2.3 Web MappingTop2.1 Free Software2.2 Usability



2.2 Usability

2.2.1 Terms

The German language contains a number of words which are used synonymously with the term Usability, such as: Bedienbarkeit, Bedienerfreundlichkeit, Benutzbarkeit, Benutzerfreundlichkeit, Ergonomie, Gebrauchstauglichkeit, Handhabbarkeit, Nutzungsqualit�t, Software-Ergonomie, User Experience etc. However, the term Gebrauchstauglichkeit has established itself as the widely accepted translation of the term Usability. In this sense, the word »Gebrauch« refers to the context in which a product is used. In contrast to some of the above-mentioned terms (e.g. Benutzerfreundlichkeit) this term takes into account not only the user, but also the task to be completed. If the product does not support the user in completing a task, it is considered ineffective [FIT 2005][R�meling 2003].

The term Usability was initially defined in 1998 as part of the international standard ISO 9241-11; one year later it was translated into German [FIT 2005]:

English: »Usability«
(ISO 9241-11:1998)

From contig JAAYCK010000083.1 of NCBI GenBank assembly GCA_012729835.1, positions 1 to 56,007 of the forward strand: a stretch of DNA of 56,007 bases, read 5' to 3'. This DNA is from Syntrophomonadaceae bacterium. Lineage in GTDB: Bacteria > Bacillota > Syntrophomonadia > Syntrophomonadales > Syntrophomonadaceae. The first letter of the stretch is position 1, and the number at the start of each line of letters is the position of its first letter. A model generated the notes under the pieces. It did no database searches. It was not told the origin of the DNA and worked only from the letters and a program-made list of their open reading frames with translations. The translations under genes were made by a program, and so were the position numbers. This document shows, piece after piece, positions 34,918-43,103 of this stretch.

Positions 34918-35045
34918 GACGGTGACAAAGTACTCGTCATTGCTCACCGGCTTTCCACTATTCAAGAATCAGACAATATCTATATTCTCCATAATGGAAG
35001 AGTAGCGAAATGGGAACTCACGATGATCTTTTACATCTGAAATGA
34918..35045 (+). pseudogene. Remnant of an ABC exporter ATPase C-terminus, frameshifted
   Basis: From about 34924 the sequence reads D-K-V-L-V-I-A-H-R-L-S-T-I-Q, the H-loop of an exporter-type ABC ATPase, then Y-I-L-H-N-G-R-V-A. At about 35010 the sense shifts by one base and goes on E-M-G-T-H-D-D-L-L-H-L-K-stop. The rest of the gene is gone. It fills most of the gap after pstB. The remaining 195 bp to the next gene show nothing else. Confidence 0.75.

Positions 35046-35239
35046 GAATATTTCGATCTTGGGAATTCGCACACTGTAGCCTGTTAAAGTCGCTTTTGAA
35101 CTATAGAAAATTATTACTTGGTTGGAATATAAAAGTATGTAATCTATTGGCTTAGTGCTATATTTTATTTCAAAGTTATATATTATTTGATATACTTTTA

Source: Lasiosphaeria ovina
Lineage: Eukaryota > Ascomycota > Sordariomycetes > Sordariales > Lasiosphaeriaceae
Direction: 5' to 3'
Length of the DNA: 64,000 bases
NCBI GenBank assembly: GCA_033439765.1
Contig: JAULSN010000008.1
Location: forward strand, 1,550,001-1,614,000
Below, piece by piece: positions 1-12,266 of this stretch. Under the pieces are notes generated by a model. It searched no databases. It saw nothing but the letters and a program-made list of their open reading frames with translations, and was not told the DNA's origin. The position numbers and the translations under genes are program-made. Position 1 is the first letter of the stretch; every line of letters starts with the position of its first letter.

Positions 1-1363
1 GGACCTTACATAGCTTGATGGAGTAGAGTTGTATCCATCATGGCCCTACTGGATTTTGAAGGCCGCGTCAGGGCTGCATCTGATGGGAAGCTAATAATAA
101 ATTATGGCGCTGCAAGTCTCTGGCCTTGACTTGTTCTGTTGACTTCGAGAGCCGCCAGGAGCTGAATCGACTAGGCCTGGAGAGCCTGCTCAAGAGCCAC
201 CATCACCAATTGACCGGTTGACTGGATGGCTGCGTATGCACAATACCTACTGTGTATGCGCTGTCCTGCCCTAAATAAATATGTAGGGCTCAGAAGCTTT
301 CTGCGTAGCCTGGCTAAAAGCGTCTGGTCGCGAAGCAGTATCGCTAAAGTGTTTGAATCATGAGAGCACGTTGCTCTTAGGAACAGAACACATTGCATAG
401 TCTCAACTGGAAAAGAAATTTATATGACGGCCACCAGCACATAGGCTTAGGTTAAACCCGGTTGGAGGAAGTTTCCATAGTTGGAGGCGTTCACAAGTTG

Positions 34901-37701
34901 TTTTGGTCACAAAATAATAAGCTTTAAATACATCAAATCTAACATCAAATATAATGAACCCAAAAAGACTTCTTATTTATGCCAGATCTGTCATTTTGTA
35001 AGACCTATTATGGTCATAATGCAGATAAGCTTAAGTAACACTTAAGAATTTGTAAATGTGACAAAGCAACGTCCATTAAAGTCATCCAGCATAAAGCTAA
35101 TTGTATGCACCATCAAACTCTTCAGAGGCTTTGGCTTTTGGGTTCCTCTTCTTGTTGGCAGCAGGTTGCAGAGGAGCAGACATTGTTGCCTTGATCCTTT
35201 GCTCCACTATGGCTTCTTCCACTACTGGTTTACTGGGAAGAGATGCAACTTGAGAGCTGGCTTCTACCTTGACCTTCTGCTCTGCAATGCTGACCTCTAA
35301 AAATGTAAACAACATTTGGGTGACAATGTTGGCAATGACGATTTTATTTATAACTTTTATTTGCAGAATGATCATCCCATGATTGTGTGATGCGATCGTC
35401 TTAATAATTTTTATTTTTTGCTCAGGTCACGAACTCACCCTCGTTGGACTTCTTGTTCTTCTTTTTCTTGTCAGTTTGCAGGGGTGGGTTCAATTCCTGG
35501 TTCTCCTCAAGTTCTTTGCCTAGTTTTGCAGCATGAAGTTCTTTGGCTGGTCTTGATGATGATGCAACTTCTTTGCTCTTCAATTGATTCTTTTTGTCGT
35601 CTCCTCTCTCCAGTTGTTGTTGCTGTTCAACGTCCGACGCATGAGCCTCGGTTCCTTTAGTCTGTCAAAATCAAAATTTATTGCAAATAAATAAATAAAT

»Extent to which a product can be used by specified users to achieve specified goals with effectiveness, efficiency and satisfaction in a specified context of use.«
German: »Gebrauchstauglichkeit«
(DIN EN ISO 9241-11:1999; German Translation)
»Das Ausma� in dem ein Produkt durch bestimmte Benutzer in einem bestimmten Nutzungskontext genutzt werden kann, um bestimmte Ziele effektiv, effizient und zufriedenstellend zu erreichen.«

Jakob Nielsen, who is considered one of the leading authorities in the software and web design usability field, describes usability as the »degree of quality with which a user experiences an interaction« [Rampl].

In this thesis the term Usability will be used synonymously with the German terms Gebrauchstauglichkeit and Benutzbarkeit.

2.2.2 Measurability

The usability of a product can be measured using the ISO attributes of Effectiveness, Efficiency and Satisfaction. At the same time, these characteristics are unlikely to serve as a consistent standard as their significance will greatly depend on the user context and ultimate use objective. As a result usability should always be viewed in the context of its objectives. [R�meling 2003]. Given a user's different needs along with his/her subjective impressions, a purely objective assessment of usability is almost impossible.

Jakob Nielsen divides the concept of usability into five measurable factors, and also illustrates the diverse nature of the term usability with an interactive application system [R�meling 2003][van der Vlugt u. Stanley 2005]:

Along these lines usability is seen as a measure of the quality of user-system interaction. It greatly influences the user's acceptance and accordingly, the success of a system.

© June 1, 2007 | Emanuel Schütze | some rights reserved.
This work is licensed under the Creative Commons License Attribution-ShareAlike 2.0 Germany.

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